If you participate in writing discussion boards of any kind, you’ll often see a novice writer ask a question about some rule of English grammar or style, which leads to a huge debate among the pros. One of the LinkedIn writing groups I belong to has been discussing the serial comma for over 3 months!
English does have a lot of firm rules, mainly relating to punctuation, grammar (subject and verb should match, don’t change verb tenses in the middle of a sentence, always use a determiner with a noun); and syntax (adjective goes before noun, modifiers should go as close as possible to the noun or verb they modify). All of these exist as rules because when the rule isn’t observed, the meaning changes or becomes unclear or is grammatically incorrect.
But what if you encounter a “rule” that writing professionals can’t agree on? Then the disagreement itself is proof that, in fact, no hard and fast rule exists about the question, no matter how hard any self-appointed grammar police may insist otherwise. Should you use the third comma in a series of words or phrases? (Some people say “always,” some say “never,” and some say, “It depends; does the sentence need the third comma for clarity?”) Can you use “then” by itself as a conjunction, or do you have to say “and then”? (Go with which ever looks better, sounds better, or makes the text lay out better on the page.) Is it wrong to end a sentence with a preposition? (A moment ago, I ended a clause with one, which comes to the same thing, but I’d bet no grammar police will notice, since it’s not the last word in the sentence.)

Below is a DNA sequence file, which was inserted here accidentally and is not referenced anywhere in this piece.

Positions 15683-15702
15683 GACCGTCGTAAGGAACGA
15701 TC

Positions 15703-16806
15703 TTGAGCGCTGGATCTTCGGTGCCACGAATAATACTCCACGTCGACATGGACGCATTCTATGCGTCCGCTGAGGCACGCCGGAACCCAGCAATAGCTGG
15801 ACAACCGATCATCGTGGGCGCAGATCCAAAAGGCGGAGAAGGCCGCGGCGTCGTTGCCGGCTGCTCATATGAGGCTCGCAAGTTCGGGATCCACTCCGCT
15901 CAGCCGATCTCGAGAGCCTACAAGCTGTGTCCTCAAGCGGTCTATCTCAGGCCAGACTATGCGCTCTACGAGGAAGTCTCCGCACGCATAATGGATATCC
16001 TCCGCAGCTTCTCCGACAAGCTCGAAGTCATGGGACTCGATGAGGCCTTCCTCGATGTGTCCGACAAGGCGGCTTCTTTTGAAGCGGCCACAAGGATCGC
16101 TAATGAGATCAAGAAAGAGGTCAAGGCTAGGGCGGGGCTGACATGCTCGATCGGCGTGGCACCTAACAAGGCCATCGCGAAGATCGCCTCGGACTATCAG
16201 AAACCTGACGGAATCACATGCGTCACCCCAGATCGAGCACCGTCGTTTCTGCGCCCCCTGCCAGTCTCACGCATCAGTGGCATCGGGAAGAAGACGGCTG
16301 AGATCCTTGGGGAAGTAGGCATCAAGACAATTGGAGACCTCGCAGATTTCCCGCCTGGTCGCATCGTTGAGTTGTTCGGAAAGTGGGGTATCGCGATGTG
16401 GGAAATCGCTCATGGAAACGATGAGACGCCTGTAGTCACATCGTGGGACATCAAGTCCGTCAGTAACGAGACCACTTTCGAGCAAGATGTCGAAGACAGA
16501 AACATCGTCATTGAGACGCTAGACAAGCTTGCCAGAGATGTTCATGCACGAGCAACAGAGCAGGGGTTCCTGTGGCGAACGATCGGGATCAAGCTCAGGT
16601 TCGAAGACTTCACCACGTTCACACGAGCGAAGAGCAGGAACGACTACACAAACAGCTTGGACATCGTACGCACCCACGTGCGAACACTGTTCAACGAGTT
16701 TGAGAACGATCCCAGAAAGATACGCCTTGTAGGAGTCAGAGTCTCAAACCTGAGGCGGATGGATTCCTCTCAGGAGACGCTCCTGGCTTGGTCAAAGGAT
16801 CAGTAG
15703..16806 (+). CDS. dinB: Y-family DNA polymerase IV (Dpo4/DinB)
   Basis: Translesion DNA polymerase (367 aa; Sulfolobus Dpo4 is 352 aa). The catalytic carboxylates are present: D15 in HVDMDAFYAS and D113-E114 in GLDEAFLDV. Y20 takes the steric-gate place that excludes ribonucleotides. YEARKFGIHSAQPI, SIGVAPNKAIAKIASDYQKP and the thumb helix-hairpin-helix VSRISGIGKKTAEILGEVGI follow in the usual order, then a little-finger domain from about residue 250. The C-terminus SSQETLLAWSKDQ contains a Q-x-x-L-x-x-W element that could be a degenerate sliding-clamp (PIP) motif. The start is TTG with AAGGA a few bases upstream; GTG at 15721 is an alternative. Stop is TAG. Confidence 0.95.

Often, these debates crop up where the language itself is changing. Many people no longer use the apostrophe to distinguish between “it is” and “it owns.” They just write “it’s” all the time. Many people also use lay and lie indiscriminately, to mean the same thing. These are distinctions that I continue to make for myself because they’re hard-wired into my writing brain. However, I no longer point them out to other writers as errors, because English has evolved in my lifetime to the point that Webster now recognizes both new usages as correct.
So what’s a professional writer to do, if you’re not sure which “rule” is correct? If in doubt, there’s only one hard and fast rule: you follow the usage preferred by the editors who hired you. They are the only grammar police who matter for the job at hand. If they don’t have a preference, choose your own preferred usage, and use it consistently.